4 Lada GrantaLada Granta taxi

I would place the Lada Granta in pole position, but just. During the first few hours I barely saw any and wouldn’t even have placed it in the Top 5 but a sudden Granta-craze at rush hour changed my mind. The Hyundai Solaris is very popular in Omsk as well and I have to say so far this has been the most consistent model across the 5 cities I have visited. Similarly to Kazakhstan which is only 120km away (closer than any other big Russian city), I saw many shining new Lada Priora which could indicate it is still on the podium here contrary to the rest of the country. In fact, if you have a look at the best-selling cars in Kazakhstan last month you start to see a few similarities with the Omsk market…

5 Toyota RAV4Toyota RAV4

The big novelty is the Toyota Prado, absolutely everywhere in Omsk and way more popular than in any of the cities I visited so far. In fact, on top of grabbing a massive share of the used Japanese imports, Toyota is doing extremely well on the Omsk new car market: I would bet on the Corolla, Camry and Land Cruiser to all be in or close to the Top 10 here. Other successful new models include the Ford Focus, Renault Logan, Lada Largus, Kia Rio and Hyundai Elantra.

11 Toyota CorollaToyota Corolla

There are less SUVs in Omsk: the Kia Sportage, new generation Toyota RAV4, Hyundai ix35 and new generation Santa Fe stay afloat but the Renault Duster, Nissan Juke and Opel Mokka for example are much rarer than I got used to. Luxury models retain a presence but are much less frequent and limited to the true badass ones… Once again Infiniti is a winner with the traditional resident FX SUV, and I also saw a few Lexus RX, LX, LS, Mercedes ML-Class, GL-Class, E-Class and BMW 7 Series and X5.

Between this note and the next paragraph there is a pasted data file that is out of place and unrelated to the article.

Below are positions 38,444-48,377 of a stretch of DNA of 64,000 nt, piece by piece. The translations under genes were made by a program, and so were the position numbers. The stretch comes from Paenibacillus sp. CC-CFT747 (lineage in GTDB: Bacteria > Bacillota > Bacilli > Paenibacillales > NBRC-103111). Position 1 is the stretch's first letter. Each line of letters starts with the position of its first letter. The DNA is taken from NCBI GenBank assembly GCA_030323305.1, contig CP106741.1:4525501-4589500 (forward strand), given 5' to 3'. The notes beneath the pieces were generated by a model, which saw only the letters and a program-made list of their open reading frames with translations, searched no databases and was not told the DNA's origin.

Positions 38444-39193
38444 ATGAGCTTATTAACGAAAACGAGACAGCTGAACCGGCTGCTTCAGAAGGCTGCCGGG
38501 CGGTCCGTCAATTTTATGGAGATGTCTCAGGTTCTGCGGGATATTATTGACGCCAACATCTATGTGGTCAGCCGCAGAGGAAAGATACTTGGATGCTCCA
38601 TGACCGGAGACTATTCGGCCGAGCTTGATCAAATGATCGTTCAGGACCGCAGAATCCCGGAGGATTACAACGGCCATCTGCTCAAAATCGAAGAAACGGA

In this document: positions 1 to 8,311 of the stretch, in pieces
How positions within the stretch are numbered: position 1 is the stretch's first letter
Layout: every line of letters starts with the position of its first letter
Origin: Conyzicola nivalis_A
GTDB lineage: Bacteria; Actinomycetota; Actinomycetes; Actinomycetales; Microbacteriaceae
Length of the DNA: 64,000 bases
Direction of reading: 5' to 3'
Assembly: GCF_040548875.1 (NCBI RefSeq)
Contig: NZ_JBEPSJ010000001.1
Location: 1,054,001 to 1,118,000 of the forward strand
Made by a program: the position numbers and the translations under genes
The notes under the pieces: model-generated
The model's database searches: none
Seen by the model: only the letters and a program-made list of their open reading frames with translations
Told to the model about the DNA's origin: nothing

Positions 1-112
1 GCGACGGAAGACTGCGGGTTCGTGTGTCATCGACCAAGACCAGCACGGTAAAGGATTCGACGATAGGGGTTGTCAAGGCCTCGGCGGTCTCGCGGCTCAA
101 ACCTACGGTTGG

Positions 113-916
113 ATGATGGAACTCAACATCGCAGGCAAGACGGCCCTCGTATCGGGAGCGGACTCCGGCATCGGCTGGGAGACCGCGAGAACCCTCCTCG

7 Geely Emgrand EC7Geely Emgrand EC7 and the famous Omsk ‘slacker’ statue

We are not yet faced with a flood of Chinese models but I got the distinct impression of starting to see more and more of them in Omsk compared to Kazan or Yekaterinburg for example. I would even go as far as saying the Lifan Solano could have managed a Top 10 ranking here say for one month over the past couple of years. The telling sign is that for once there were much less Solano taxis than passenger cars which is a good indication of the model’s “adoption” by real consumers. I also spotted my first Geely Emgrand EC7 hatchback, along with the traditional Chery Very and Bonus,Geely MK and Great Wall Hover.

7b Lada LargusLada Largus taxi

I will end this Omsk report by a last weird trait: I saw one Toyota Tundra, Dodge Ram and Ford Mustang in the space of a few hours, all models I had not spotted once in the entire week I have been in Russia! To this point I cannot explain why Omsk consumers would be more fond of American specialties than the rest of Russia, so if you know something I don’t, please comment on this post!

9 GAZ Gazelle Hyundai SolarisGAZ Gazelle and Hyundai Solaris: common sights in Omsk, Siberia.

That’s it for Omsk, next stop in Tomsk (yep it’s a different city!), 940km to the North-East and now well and truly inside Siberia…

Omsk September 2013 – rough estimate:

Pos Model
1 Lada Granta
2 Hyundai Solaris
3 Lada Priora
4 Toyota Prado
5 Toyota Corolla
6 Ford Focus
7 Renault Logan
8 Lada Largus
9 Toyota Camry
10 Toyota Land Cruiser

13 Toyota NadiaToyota Nadia

14 Mitsubishi EndeavourMitsubishi Endeavour

15 Mitsubishi Mirage DingoMitsubishi Mirage Dingo, Lada 2107 and UAZ Patriot

16 Lada 2107 Nissan LibertyLada 2107 and Nissan Liberty

18 Toyota PradoToyota Prado

19 VW Touareg GAZ Gazelle UAZ BikhankaVW Touareg, GAZ Gazelle and UAZ Bukhanka